Post from 1028, October 2021

College Majors—about More than Money

Sunday, 10. October 2021 23:26

Recently there has been a spate of articles about the best and worst college majors, along with rankings. The primary metrics used to make these determinations are median income level and unemployment rates. Also factored in in some reports were the number of people who went on to get advanced degrees.  Some articles considered return on investment as a criterion—which, of course varies by the school attended.

It probably comes as no surprise that regardless of the methodology, visual and performing arts were at or near the bottom of almost every listing. As someone who has made a respectable living from performing arts for a while now, I immediately took offense. But then I thought about it, and realized that these listings were probably accurate—given the measures used. What I found to be troubling were the measures that were not used, or, in some cases, not even considered. In all fairness, the most recent of these articles, “The most valuable college majors in 2021, ranked,” does say, “Of course, students shouldn’t pick a college major solely based on future income, unemployment rate and the amount of schooling required. STEM degrees aren’t for everyone; students will be at their most successful when pursuing a field that’s interesting to them. There’s a psychic paycheck for going into a low-paying field such as social work.” [emphasis mine]

As a performing arts educator, I know from experience that if it were not for special-interest programs, visual and performing arts among them, some students would not attend college at all. The special-interest program provides a “home” for those students who have little interest in the more traditional majors. Sir Ken Robinson provides an excellent example of the special-interest student in a YouTube video.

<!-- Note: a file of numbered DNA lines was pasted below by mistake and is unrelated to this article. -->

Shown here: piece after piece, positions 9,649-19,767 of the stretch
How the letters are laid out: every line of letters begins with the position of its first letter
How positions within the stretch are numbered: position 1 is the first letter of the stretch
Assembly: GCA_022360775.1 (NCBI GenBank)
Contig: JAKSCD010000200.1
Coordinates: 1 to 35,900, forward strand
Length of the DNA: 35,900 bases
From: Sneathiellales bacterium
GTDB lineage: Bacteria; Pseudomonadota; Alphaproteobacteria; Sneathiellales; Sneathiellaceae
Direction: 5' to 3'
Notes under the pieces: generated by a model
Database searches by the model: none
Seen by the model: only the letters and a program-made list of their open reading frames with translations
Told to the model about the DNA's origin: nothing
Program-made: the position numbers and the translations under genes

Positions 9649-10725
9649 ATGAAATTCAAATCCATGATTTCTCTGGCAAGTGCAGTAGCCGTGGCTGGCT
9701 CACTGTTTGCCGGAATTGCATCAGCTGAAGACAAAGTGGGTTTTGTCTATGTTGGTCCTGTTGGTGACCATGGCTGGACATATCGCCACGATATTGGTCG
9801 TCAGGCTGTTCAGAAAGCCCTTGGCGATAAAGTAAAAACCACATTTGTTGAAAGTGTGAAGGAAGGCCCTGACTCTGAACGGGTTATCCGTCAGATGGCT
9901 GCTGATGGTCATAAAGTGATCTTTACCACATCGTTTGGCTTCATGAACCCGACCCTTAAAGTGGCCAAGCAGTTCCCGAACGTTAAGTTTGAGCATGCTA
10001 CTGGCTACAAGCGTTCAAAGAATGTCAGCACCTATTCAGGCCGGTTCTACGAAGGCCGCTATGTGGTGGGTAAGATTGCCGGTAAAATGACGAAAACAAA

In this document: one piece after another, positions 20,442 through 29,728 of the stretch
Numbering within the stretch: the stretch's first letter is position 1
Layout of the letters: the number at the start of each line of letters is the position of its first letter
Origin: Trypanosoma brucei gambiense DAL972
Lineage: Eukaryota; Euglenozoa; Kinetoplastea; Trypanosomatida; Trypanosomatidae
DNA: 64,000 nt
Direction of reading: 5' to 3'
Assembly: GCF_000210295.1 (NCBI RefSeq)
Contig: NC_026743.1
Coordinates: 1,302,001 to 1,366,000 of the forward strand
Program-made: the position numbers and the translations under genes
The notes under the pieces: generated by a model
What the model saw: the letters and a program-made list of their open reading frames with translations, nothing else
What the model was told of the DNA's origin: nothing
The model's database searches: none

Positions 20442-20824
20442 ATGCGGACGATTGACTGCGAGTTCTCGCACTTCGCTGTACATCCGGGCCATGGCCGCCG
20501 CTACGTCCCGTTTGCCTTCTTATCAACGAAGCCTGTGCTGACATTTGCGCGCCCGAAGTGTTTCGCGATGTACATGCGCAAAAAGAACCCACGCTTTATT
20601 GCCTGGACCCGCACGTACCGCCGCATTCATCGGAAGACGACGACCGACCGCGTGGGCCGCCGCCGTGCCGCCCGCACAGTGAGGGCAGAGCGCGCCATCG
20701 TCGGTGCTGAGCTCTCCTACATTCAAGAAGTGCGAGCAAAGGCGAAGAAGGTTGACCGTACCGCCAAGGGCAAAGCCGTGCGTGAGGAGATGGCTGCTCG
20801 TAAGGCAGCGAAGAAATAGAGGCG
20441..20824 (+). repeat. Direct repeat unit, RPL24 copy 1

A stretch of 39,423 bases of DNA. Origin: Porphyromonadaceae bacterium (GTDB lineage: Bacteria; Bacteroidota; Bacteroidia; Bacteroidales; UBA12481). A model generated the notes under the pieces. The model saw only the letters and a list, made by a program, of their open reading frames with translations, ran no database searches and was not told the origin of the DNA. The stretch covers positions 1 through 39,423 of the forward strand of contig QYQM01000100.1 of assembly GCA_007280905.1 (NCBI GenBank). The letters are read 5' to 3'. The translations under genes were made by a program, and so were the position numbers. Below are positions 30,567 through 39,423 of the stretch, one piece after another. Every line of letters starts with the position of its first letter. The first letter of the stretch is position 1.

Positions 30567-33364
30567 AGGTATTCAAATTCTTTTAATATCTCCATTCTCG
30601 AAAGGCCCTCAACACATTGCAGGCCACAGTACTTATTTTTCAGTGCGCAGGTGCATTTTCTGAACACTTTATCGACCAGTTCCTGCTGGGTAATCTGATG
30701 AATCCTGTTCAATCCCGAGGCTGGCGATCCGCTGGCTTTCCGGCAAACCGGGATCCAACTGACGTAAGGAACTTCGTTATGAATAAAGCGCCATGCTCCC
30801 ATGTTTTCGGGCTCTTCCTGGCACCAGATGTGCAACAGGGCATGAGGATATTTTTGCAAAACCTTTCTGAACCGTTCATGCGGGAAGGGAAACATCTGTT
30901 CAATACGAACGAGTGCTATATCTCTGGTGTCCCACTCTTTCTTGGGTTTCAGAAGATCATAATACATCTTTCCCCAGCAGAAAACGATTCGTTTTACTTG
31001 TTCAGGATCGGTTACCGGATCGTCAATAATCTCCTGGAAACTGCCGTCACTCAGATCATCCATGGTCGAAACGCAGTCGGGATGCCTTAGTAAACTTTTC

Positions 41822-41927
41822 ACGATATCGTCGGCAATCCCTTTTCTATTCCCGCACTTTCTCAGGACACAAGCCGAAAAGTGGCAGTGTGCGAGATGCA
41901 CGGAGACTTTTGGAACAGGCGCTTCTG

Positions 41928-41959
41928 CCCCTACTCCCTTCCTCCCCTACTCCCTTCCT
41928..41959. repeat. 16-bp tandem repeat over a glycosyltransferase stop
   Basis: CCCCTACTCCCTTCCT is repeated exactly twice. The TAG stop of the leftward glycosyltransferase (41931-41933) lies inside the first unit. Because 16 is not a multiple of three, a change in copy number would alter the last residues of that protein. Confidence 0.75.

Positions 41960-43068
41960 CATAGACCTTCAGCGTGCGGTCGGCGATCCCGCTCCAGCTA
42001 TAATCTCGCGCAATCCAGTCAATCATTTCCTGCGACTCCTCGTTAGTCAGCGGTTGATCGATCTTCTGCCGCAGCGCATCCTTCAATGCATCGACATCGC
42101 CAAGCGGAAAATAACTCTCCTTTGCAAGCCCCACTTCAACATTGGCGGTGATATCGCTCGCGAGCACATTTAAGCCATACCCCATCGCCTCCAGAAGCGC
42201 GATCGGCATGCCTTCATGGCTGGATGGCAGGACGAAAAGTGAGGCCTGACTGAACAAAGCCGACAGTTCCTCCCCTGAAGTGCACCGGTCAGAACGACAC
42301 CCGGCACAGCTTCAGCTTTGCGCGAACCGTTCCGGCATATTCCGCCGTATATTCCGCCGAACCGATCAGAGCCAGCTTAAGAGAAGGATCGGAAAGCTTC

Additionally, there is the factor of job satisfaction. A number of individuals are happy to be working in fields that let them express their creativity, or allow them to avoid the nine-to-five existence of the office. In fact, one international study found “a significantly higher job satisfaction of artists than other occupations.”

Along with job satisfaction, comes the ability to make a contribution to society. It sounds lofty and idealistic, but some are driven by those goals and feel that visual and performing arts provide them with an avenue toward that objective.

Additionally, a foundation in the performing arts prepares majors with skills that are useful for any occupation, should the student decide, for whatever reason, to move out of the arts and into some other business as a life’s work. These skills include communication, teamwork, adaptability, self-discipline, responsibility, resilience, and self-advocacy—all basic skills for virtually any occupation.

For example, I recently had lunch with a couple whose two daughters both took undergraduate degrees in performing arts. One used the degree and skills to work for a production company and to secure roles in commercial productions—until the pandemic came, and essentially closed down all live production. She pivoted, and shifted to work as a tutor and socialization coach, and is now looking forward to future possibilities. Her sister has been undertaking an advanced degree and is working as a youth minister. Both sisters are aware that they are not in what would be considered lucrative fields, but both know how to handle what money they have. Moreover, they feel rewarded in their work and have put their performing arts skills to work in worlds that not “technically” performing, but require many of the same skills, talents, and passions.

The point of all this is, that if you are in the position of choosing a college major or advising someone who is trying to make that decision, remember that while money is certainly important, there are considerations beyond the financial. The short list includes not only basic income, but job satisfaction, working conditions, lifestyle, and creative opportunity. Success and fulfilment are about more than money.

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